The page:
"digestion phase" of Web 2.0, many startups may want to re-focus their efforts on B2B markets. If Chasm models are still relevant (I think they are, but so accelerated that it looks quite different), then B2B niche markets enable the classic strategy of knocking down “bowling pins”.The first era of the Web moved from B2C to B2B. However the bubble burst just as the B2B phase was getting into full gear. As we enter the
Note that I am not talking about Enterprise 2.0. That is behind the firewall stuff that is mostly catered to by classic enterprise players such as BEA, IBM, Oracle, HP, SAP; as well as open source.
What is much more interesting is how porous enterprises have become. The corporate gatekeepers in purchasing and IT have lost power, as millions of cubicle dwellers vote with their mouse. This leaves a lot of room for startups to break in without investing in sales guys to knock on CIO doors. Increasingly IT will bless and reinforce services that already have traction within their firms, as opposed to bringing them in themselves. That is a dramatic shift.
This can also be seen as the “consumerization of business”. People act online in similar ways, whether they are working or playing. Services such as Amazon, Google, eBay and others that we all use every day at home, make us question the clunky, behind the firewall systems that we use at work. This plays to the strengths of Web 2.0 startups.
B2B Ripe for Startups
B2B strategies do not have to rely entirely on advertising revenue. Still, advertising to people at work is big business. Traditional B2B Media firms make over $4 billion a year from their online sites and that does not count the pure play online-only B2B sites. But you can also sell subscriptions or make money on transaction fees. In a world where everybody is trying to make money from advertising, a constrain play on other revenue sources could be a good idea.
More importantly, there are more significant pain points to solve in B2B. LetÄôs face it, home shopping works pretty well, Google works just fine for most simple home-based searches; and the mix of email, IM and cheaper online telephony makes communication a breeze, even without social networking sites. Sure there is always room for great new entertainment - e.g. You Tube home videos have added a new dimension.
But this is very, very different from the issues that people face at work. Ask anybody at work for 10 major IT related things that really bug them and you will get a good list. So the possibility for significant impact on peoples daily lives is simply greater in B2B.
This intuitive observation is corroborated by a recent survey showing that 31% of B2B marketers allocate 20% or more of their total media budgets to new media platforms, compared with only 5% of B2C marketers. To put it another way, the Visionaries (Chasm speak for early adopters who spend real money to make a substantive difference to their business) are more often found in B2B than in B2C.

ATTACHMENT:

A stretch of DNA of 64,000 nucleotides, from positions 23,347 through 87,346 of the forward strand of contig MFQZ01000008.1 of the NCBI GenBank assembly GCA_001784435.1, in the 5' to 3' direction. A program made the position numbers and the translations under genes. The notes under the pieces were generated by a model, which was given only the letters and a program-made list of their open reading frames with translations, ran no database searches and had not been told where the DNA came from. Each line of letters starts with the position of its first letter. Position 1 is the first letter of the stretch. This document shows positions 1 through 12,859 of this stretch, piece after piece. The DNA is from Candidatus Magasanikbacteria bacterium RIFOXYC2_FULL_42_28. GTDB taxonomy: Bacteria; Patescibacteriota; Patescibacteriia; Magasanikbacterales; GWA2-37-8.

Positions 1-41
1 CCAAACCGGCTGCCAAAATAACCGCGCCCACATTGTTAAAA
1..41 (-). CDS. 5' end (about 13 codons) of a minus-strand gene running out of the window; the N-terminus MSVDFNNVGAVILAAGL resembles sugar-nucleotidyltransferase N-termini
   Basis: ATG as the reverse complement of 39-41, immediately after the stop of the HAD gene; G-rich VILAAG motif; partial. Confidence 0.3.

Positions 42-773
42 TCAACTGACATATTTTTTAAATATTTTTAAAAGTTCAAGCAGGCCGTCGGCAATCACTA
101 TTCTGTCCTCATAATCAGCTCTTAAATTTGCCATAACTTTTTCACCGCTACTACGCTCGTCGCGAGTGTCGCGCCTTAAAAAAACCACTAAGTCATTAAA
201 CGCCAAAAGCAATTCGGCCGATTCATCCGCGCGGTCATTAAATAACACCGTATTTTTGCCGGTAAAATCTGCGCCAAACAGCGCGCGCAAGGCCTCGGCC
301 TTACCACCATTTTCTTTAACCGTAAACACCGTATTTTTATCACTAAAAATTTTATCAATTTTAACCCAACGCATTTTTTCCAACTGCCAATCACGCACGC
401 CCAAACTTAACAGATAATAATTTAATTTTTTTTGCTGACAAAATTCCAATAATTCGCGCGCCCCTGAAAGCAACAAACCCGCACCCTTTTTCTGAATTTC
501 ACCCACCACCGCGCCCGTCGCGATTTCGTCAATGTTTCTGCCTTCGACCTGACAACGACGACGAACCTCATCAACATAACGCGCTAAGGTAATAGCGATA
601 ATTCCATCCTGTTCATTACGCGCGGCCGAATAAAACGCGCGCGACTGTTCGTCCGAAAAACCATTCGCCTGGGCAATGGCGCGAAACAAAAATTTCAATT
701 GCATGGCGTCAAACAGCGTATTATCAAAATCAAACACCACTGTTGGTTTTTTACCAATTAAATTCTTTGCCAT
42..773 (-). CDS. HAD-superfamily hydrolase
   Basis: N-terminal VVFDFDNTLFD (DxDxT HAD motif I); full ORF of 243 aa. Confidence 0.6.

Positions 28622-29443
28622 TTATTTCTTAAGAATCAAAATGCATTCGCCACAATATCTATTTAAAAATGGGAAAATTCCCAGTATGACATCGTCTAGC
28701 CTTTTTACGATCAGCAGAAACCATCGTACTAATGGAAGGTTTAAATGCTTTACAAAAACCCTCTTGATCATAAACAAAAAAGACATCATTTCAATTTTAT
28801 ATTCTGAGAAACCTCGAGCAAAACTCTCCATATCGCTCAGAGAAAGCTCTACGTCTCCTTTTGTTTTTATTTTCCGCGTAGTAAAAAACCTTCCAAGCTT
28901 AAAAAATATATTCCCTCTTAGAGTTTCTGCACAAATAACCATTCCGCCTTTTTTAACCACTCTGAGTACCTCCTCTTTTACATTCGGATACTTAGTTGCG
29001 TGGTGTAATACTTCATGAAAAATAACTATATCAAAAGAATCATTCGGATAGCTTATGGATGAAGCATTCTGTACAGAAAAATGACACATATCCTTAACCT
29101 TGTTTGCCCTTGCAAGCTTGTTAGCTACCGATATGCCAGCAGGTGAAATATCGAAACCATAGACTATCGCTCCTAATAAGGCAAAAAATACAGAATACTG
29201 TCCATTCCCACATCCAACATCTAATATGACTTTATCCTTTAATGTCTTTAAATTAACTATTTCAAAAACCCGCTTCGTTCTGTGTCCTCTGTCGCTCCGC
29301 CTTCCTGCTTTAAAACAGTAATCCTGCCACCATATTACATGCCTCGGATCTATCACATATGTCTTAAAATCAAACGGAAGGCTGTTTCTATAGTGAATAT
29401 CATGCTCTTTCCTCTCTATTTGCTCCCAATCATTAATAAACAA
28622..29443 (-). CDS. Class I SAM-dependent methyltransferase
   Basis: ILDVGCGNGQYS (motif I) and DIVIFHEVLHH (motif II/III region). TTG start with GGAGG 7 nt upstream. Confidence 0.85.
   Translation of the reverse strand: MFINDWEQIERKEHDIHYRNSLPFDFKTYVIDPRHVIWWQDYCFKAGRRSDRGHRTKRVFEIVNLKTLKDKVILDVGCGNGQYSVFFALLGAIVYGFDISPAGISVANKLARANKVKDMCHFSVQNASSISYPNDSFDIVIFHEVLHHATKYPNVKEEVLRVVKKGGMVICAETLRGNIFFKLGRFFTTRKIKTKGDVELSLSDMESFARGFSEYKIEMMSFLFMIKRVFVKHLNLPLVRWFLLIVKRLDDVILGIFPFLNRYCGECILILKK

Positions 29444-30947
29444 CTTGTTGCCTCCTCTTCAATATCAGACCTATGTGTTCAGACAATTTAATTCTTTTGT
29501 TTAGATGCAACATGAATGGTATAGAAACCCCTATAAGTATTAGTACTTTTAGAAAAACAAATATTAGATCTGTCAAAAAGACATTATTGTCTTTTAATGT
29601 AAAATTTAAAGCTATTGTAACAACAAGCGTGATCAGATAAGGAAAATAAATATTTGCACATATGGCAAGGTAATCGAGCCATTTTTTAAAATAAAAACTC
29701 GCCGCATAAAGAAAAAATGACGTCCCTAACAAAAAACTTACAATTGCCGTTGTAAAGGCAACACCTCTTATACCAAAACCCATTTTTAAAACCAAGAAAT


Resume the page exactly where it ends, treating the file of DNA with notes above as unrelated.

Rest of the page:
B2B marketing is inherently more complex than B2C. Many people may be involved in a decision and the products and services have more variables. This all makes for opportunities for startups that can create simple, usable services to tame the complexity.
Web 2.0 / B2B Partnerships
Traditional B2B Media firms also make natural partners for Web 2.0 startups. B2B Media in the USA alone is a $31.1 billion revenue business and the breakdown of that revenue may surprise those still muttering about "dead trees":
- Trade Shows $11.3 billion (36%)
- Print Magazines $10.9 billion (35%)
- Online ÄúeMediaÄ? $4.3 billion (14%)
- Other (mostly databases) $4.6 billion (15%).
The growth (28%) and the margins (25%) are in online. If you ask a random sample of B2B Media CEOs about their priorities, it is very clearly Äúonline, online and onlineÄ?. Many now describe their businesses as online with print extensions. In some cases this is delusional, in some cases aspirational, and in a very small number of cases it is already fact. Private Equity money is pouring into the industry and smart, aggressive new management teams are ensuring that the transition to online is real.
This leads to a lot of partnership opportunities. Web 2.0 startups want access to this market and B2B Media want more online traction. However this is not the environment for bleeding edge technology. In Chasm terminology, you will find a few Visionaries and a lot of Early Majority, but not a lot of Early Adopters.
This relative conservatism suits the B2B Media audience demographic, which tends towards the Baby Boomer Äúdigital immigrantÄ? that still likes print but also uses new technologies that cross into the mainstream. RSS is an example. RSS is not a subject to quicken the pulse of a Read/WriteWeb reader, but the opportunities created for startups when something as fundamental as RSS becomes mainstream are significant. The future clearly belongs to the digital native generation that grew up with MySpace/Facebook, but in the B2B world the checks are still signed and deals decided by the Baby Boomers with bifocals scanning a print magazine.
Conclusion: B2B could be the answer for Web 2.0 startups
B2B Media executives do not expect a silver bullet; no single feature will transform their business. They do need lots of new features that in aggregate make a difference to their mission of connecting buyers and sellers. This may suit the reality of many smaller, younger Web 2.0 startups that get referred to as a feature (not a product and certainly not a company).
These may not be the transformational deals that startups dream about, but they may be the niche market Ä?bowling pinsÄ? through which a sustainable business can be created.
Pic credit: Marshall Astor